One Hundred Miles with James Joyce: My Foos Won't Moos

A transcendent romp through the night that meshes the real and imaginary, capturing life's tragedy and triumphs in the sample of hours between dusk and dawn. 

A circuitous, all day journey from watering hole to watering hole, where the same clutch of people cross paths throughout the day until they all come together in a liquid and calorie-fueled finale.

Descriptions of the last 100 miler you did?

Most likely. But they're also the plot lines (as they are) of James JoycesFinnegans Wake and Ulysses, respectively.

Though I've been a runner and a devotee of Joyce for most of my adult life, it was only in the last month that I saw any parallels between his writings and my running. During my usual mind games a couple weeks ahead of Wasatch, a phrase from the washerwomen chapter of Finnegans Wake kept coming into my mind, a phrase that would presage my first mile heading out of Brighton on race day.

In the close of Book 1, two washerwomen are doing laundry in the river, sharing rumors of the novel's two main characters. As night falls, they begin to transform - one into a tree; another into a stone (you just have to go with it). As the one woman changes into a tree, she tells the other: "Myfoos won't moos." Written in Joyce's at-times-maddening "night language," the line translates to, among other things: "My feet won't move."

So I had a great time playing this line with my wife in the lead up to the race, thinking of the 26,000 feet of climbing to conquer and the ever-increasing temps called for on race day. And the night ofWasatch, I actually did my best-ever washerwoman impression heading out of Brighton at mile 75. If I wasn't the personification of someone slowly turning into a tree, I don't know what I was (see previous post). Just ask my pacer - and the four people who passed us.

But, even beyond such a direct connection, Joyce's general philosophy meshes wonderfully with that of ultra-running. He reveled in the extraordinary within the ordinary. Whether it was a lowly advertising canvasser (Leopold Bloom in Ulysses) or a hod carrying father of three (Humphrey Chimpden Earwicker in Finnegans Wake), he saw within each person's life a complex web of history, philosophy, mythology, observation and desire forged in the trials and triumphs of every day. Who of us who has been lucky enough to race, run, or walk through a 100 miles hasn't felt such a broad transcendent experience in that enriched time between the gun and finish line?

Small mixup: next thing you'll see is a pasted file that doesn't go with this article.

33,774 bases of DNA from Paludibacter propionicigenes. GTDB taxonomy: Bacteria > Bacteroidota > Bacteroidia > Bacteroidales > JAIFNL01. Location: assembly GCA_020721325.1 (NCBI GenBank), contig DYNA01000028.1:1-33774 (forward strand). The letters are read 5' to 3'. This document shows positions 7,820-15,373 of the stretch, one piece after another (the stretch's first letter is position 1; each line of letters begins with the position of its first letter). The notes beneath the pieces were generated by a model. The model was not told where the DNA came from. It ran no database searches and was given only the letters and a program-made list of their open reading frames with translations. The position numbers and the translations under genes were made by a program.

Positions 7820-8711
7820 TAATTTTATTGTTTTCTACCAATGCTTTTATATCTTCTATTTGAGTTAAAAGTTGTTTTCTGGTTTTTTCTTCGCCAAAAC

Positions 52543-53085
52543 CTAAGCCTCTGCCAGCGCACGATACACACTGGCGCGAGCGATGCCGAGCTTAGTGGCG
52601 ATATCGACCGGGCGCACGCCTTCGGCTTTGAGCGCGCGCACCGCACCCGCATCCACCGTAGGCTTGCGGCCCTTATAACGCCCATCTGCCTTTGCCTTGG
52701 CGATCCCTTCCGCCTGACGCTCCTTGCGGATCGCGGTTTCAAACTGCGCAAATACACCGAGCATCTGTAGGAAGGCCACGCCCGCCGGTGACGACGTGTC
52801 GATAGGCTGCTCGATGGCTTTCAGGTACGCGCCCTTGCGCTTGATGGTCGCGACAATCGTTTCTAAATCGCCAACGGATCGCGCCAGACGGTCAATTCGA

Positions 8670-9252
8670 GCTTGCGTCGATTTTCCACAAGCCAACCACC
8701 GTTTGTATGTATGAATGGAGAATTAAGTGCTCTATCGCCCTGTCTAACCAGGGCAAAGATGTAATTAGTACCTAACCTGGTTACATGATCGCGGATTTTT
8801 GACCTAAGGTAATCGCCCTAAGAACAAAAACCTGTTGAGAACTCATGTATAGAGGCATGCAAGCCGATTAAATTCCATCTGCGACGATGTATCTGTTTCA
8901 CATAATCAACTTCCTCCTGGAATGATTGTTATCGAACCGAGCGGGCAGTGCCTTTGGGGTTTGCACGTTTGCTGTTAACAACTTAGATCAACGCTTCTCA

Moreover, Joyce's characters are nothing if not peripatetic. In Ulysses, the main characters journey in and around Dublin in an exhausting and event-filled day that begins at dawn and finishes with a final collapse into bed in the wee hours. In Finnegans Wake - perhaps the most ultra-esque novel - the characters traverse time, space, and reality as dreams and hallucinations play out over the course of a single, wild night.

Yes, I know. Such simple parallels between Joyce and ultra-running are not the thing that dissertations are made of, but I've always treasured the connections in my life - the small things that cross-over from one passion to the other, magnifying both. So, it was a real gift to finally see a connection between my favorite sport and my favorite author, so much so it was almost OK that heading out of Brighton my foos wouldn't moos.

Sunday, June 5, 2011

Great Friends. Great Trail. Great Day.

Bittersweet day today on the trails - no two ways about.  While it was the warmest and sunniest morning of the season so far and was marked by a great mid-distance cruise with great friends, it was also one of the last regular runs we'd get in with AJW before he leaves Sun Valley for different climes and a different set of trail.

The significance of it all didn't rear its head on the run, though, as the trail chat did its typical waxing and waning from the base to the high-minded, and of course back to the base, which always predominates.

As I typically do, I chronicled the good times in images:

The grunt out of the Adams Gulch trailhead. 
Heading north toward Harpers trail.  Hard to beat this.
Capping off another huge week for AJW on his way toward Western, which included yesterday's win at the Sun Valley Half Marathon.
AJW with "The Rock." If you follow his blog, you know what this is. 
Beautiful day. Great singletrack.
Top of the Adams Gulch climb.  Hank, AJW, Brad.